Understanding of heterogeneous nature of natural killer (NK) subsets and their developmental origins are important for the study of NK cell biology, and for the application of NK cell-based therapies in the treatment of cancers. Here we demonstrate that the surface expression of CD94 can divide murine NK cells into two distinct and approximately even CD94low and CD94high subsets in all tested organs and tissues (n \#8805; 3). When compared to CD94low NK cells, murine CD94high NK cells have a significantly greater capacity to proliferate (p = 0.018, n = 11), to produce IFN-\#947; (p = 0.007, n = 3), and to lyse target cells (p = 0.04, n = 6). The CD94high subset also has higher surface expression of CD117, CD69, and CD127, and lower expression of Ly49D (activating) as well as Ly49G2 (inhibitory) (p< 0.05, n = 5). In vivo, purified murine CD94low NK cells develop into CD94high NK cells, but not vice versa (n = 3). Human CD94 allows for further phenotypic and functional dissection of the CD56dim NK subset which comprises ~90% of human NK in blood. Human CD94highCD56dim NK cells produce significantly more IFN-\#947; (p = 0.04, n \#8805; 3), and this appears to be secondary to a substantially greater degree of STAT4 phosphorylation in the CD94highCD56dim NK cells compared to CD94lowCD56dim NK cells (n = 3). Interestingly, these two human subsets show no significant differences in cytotoxic activity against standard targets. Collectively, we believe that CD94 is a relevant developmental marker that phenotypically and functionally defines both murine and human NK subsets. The CD94high NK cells likely play an important role in tumor surveillance, due to their potent capabilities of IFN-\#947; production and cytotoxcity.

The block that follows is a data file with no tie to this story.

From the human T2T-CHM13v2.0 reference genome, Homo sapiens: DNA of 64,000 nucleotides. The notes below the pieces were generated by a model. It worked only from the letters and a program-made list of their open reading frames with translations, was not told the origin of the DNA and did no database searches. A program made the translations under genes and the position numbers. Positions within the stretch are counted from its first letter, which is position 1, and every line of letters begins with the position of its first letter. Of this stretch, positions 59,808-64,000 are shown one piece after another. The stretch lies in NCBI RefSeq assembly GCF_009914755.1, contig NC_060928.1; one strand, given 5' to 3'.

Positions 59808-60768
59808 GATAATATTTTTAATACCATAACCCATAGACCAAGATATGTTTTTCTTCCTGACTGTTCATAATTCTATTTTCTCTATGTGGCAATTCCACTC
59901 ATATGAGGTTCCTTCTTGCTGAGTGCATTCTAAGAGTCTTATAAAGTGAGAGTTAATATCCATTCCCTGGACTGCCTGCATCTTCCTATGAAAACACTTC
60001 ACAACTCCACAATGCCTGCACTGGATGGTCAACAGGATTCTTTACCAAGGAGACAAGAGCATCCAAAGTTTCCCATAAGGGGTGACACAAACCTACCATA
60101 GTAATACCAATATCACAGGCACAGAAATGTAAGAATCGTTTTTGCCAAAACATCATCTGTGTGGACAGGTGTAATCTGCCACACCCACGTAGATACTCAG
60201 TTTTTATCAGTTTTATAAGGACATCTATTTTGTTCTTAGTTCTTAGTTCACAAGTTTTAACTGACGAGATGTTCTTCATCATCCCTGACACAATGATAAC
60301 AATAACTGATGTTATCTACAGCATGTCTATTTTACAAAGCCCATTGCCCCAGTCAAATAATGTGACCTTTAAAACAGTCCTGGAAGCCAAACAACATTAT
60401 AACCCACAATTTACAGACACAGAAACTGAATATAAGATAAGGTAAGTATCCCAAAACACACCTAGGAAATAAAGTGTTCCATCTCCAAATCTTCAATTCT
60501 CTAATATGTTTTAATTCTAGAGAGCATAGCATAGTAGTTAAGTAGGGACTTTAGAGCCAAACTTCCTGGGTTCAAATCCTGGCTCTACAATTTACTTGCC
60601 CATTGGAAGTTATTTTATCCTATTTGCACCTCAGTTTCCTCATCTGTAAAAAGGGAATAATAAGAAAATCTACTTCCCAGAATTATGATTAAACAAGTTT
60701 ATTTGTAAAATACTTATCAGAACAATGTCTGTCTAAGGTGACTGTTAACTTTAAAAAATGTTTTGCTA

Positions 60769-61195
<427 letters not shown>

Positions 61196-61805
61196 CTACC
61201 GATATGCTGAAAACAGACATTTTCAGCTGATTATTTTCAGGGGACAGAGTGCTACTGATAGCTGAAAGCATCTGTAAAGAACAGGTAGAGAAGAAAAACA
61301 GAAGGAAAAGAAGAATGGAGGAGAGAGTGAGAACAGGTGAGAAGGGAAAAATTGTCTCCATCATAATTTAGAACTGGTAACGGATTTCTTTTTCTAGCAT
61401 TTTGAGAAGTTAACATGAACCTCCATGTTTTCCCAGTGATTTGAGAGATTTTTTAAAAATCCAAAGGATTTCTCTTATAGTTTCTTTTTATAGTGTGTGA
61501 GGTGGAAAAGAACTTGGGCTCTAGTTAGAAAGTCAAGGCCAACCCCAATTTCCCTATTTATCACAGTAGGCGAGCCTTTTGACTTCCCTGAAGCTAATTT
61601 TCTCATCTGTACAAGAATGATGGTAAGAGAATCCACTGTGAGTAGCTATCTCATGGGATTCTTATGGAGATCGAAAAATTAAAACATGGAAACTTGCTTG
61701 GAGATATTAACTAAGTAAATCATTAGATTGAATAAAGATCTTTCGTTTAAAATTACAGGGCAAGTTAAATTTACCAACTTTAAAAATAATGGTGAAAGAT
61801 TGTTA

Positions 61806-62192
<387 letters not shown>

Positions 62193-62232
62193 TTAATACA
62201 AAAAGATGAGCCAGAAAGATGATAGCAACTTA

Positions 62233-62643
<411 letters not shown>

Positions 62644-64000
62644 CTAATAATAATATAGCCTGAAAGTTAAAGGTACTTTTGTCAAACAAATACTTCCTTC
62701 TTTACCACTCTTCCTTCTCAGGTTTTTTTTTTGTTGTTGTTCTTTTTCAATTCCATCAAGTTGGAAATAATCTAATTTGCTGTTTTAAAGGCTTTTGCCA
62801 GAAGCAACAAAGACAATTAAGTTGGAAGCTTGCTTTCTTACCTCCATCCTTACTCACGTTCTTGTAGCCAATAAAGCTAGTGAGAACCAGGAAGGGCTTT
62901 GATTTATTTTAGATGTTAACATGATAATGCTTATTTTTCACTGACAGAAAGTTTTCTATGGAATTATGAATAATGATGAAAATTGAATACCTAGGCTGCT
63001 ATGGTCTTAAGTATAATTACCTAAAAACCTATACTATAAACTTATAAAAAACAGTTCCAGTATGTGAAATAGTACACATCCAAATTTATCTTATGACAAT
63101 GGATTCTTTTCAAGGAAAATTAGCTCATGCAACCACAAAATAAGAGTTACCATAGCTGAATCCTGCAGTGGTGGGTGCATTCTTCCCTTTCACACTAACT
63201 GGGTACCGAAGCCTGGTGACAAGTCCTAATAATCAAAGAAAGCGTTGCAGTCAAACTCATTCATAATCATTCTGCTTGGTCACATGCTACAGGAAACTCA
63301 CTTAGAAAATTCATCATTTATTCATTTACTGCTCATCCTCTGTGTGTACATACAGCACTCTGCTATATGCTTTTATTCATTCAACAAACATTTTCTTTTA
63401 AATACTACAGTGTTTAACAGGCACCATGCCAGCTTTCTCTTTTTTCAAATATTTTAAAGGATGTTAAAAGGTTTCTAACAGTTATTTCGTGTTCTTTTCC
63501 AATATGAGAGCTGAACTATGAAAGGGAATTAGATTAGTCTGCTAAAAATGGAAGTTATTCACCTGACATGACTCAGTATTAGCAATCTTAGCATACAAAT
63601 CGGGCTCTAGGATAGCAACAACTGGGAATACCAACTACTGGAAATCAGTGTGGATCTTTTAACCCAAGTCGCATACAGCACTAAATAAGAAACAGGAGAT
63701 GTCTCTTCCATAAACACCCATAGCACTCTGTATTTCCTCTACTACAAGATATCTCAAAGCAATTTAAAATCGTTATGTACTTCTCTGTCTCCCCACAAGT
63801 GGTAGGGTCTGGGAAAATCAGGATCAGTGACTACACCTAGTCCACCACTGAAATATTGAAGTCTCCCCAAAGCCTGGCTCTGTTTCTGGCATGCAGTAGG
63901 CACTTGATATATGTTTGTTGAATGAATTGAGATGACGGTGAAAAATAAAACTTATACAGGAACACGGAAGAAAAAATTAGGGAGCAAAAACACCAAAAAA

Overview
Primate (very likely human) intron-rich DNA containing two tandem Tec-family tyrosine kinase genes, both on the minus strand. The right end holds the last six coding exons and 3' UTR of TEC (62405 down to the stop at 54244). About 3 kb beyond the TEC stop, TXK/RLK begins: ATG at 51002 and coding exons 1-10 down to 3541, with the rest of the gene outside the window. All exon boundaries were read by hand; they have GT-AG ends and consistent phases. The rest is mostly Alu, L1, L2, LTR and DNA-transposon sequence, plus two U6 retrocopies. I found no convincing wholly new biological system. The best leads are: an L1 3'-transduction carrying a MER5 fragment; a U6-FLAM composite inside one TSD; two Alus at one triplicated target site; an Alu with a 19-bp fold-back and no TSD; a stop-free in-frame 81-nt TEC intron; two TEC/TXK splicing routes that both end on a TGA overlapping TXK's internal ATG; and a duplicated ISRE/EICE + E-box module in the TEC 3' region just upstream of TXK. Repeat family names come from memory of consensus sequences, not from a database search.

Citation Information: In: Proc Am Assoc Cancer Res; 2009 Apr 18-22; Denver, CO. Philadelphia (PA): AACR; 2009. Abstract nr 4154.
100th AACR Annual Meeting-- Apr 18-22, 2009; Denver, CO